A livewire debut from Dantiel W. Moniz, one of the most exciting discoveries in today's literary landscape, Milk Blood Heat depicts the sultry lives of Floridians in intergenerational tales that contemplate human connection, race, womanhood, inheritance, and the elemental darkness in us all. Set among the cities and suburbs of Florida, each story delves into the ordinary worlds of young girls, women, and men who find themselves confronted by extraordinary moments of violent personal reckoning. These intimate portraits of people and relationships scour and soothe and blast a light on the nature of family, faith, forgiveness, consumption, and what we may, or may not, owe one another. A thirteen-year-old meditates on her sadness and the difference between herself and her white best friend when an unexpected tragedy occurs; a woman recovering from a miscarriage finds herself unable to let go of her daughter--whose body parts she sees throughout her daily life; a teenager resists her family's church and is accused of courting the devil; servers at a supper club cater to the insatiable cravings of their wealthy clientele; and two estranged siblings take a road-trip with their father's ashes and are forced to face the troubling reality of how he continues to shape them. Wise and subversive, spiritual and seductive, Milk Blood Heat forms an ouroboros of stories that bewitch with their truth, announcing the arrival of a bright new literary star. (Grove Press)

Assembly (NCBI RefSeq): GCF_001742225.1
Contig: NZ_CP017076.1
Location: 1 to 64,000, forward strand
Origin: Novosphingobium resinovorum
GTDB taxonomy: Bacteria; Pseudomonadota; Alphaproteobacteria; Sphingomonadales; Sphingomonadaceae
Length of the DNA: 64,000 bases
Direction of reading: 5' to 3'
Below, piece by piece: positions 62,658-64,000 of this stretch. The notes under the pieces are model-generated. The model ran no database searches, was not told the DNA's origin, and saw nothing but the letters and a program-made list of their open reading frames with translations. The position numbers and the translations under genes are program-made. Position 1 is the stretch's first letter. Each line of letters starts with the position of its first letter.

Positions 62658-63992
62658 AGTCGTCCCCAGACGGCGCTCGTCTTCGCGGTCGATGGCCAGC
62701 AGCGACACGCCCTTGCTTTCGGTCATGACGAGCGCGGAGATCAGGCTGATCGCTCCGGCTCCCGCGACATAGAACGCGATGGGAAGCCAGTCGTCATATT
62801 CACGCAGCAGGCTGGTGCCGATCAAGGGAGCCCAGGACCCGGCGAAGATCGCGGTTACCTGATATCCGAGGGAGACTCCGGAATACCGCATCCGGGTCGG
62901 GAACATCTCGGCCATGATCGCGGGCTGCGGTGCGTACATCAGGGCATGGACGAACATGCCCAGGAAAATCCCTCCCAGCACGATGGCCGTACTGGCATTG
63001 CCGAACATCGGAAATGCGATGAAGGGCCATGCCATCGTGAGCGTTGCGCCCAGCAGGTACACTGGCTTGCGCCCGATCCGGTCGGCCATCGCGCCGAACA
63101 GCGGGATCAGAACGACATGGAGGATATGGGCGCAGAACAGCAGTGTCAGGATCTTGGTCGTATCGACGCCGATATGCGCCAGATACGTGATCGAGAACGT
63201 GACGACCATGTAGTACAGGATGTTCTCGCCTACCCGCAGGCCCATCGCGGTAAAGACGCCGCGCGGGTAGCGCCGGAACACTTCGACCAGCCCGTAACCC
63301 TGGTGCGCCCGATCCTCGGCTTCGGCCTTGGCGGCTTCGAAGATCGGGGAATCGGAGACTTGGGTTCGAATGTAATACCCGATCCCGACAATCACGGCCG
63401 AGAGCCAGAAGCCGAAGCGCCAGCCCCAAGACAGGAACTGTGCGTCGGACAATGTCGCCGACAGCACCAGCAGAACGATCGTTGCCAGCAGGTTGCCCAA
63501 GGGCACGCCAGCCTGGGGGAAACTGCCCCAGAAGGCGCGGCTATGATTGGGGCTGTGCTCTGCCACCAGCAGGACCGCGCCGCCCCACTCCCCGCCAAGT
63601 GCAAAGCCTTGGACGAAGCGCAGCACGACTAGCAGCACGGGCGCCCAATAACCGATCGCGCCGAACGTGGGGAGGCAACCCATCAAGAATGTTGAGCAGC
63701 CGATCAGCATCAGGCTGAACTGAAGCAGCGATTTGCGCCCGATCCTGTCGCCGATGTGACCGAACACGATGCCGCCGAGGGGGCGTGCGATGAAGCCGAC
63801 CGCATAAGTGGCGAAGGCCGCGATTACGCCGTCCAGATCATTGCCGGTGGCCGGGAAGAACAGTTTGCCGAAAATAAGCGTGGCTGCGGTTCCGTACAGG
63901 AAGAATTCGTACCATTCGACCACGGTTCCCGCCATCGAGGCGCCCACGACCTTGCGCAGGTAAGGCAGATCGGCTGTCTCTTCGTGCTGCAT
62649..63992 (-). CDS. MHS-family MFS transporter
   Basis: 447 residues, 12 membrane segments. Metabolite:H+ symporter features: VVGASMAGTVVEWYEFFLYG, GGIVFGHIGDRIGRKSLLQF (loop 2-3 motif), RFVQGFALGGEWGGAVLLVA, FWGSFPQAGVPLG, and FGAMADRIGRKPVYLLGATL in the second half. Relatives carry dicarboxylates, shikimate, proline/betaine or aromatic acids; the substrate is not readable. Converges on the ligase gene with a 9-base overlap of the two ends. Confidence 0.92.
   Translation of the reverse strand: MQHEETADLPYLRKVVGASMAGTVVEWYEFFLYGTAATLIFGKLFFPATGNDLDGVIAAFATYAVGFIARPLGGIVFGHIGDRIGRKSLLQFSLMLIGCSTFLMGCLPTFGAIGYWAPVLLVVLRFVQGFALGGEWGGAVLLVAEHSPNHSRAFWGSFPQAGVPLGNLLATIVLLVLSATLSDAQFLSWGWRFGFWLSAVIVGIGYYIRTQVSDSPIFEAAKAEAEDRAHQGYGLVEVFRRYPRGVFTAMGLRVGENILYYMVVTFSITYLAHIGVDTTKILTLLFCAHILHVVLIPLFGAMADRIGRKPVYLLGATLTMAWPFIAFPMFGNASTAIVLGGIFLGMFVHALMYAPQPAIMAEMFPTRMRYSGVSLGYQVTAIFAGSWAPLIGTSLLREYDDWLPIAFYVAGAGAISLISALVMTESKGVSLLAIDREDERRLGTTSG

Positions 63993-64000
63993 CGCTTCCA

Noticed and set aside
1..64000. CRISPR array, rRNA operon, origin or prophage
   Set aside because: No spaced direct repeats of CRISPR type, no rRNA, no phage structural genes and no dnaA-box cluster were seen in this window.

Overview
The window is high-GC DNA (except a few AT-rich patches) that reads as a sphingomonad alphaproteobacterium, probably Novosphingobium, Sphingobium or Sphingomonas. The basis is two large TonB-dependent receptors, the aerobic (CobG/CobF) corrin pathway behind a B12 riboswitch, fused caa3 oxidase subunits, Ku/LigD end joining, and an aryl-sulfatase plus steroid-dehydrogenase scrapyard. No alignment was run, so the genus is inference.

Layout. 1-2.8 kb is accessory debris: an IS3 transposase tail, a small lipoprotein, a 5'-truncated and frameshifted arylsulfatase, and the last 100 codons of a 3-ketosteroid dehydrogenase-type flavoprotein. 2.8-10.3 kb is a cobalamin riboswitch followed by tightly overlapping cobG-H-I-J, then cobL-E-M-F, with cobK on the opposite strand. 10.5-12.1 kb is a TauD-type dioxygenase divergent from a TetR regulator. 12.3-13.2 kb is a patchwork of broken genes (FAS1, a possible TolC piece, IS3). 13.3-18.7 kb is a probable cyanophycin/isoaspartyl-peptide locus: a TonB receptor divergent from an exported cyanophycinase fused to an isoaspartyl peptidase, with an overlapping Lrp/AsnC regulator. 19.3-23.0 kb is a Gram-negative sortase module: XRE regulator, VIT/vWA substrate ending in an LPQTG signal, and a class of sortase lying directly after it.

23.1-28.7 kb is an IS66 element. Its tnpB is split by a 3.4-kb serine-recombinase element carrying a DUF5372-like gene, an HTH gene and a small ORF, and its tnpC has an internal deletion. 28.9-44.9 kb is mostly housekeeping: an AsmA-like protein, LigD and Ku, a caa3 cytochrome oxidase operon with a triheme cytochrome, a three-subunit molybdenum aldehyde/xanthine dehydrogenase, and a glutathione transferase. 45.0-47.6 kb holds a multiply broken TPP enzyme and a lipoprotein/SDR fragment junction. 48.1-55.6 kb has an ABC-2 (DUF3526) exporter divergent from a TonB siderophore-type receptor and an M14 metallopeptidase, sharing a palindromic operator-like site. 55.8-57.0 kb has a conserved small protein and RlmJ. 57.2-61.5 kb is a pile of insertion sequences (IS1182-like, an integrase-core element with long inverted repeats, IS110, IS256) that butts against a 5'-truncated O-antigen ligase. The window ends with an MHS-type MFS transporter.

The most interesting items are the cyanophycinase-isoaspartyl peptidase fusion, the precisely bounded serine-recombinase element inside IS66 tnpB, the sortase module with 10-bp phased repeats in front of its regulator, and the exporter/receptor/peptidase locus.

In Milk Fed, Rachel is twenty-four, a lapsed Jew who has made calorie restriction her religion. By day, she maintains an illusion of existential control, by way of obsessive food rituals, while working as an underling at a Los Angeles talent management agency. At night, she pedals nowhere on the elliptical machine. Rachel is content to carry on subsisting--until her therapist encourages her to take a ninety-day communication detox from her mother, who raised her in the tradition of calorie counting.
Early in the detox, Rachel meets Miriam, a zaftig young Orthodox Jewish woman who works at her favorite frozen yogurt shop and is intent upon feeding her. Rachel is suddenly and powerfully entranced by Miriam--by her sundaes and her body, her faith and her family--and as the two grow closer, Rachel embarks on a journey marked by mirrors, mysticism, mothers, milk, and honey.
Pairing superlative emotional insight with unabashed vivid fantasy, Broder tells a tale of appetites: physical hunger, sexual desire, spiritual longing, and the ways that we as humans can compartmentalize these so often interdependent instincts. Milk Fed is a tender and riotously funny meditation on love, certitude, and the question of what we are all being fed, from one of our major writers on the psyche--both sacred and profane. (Scribner Book Company)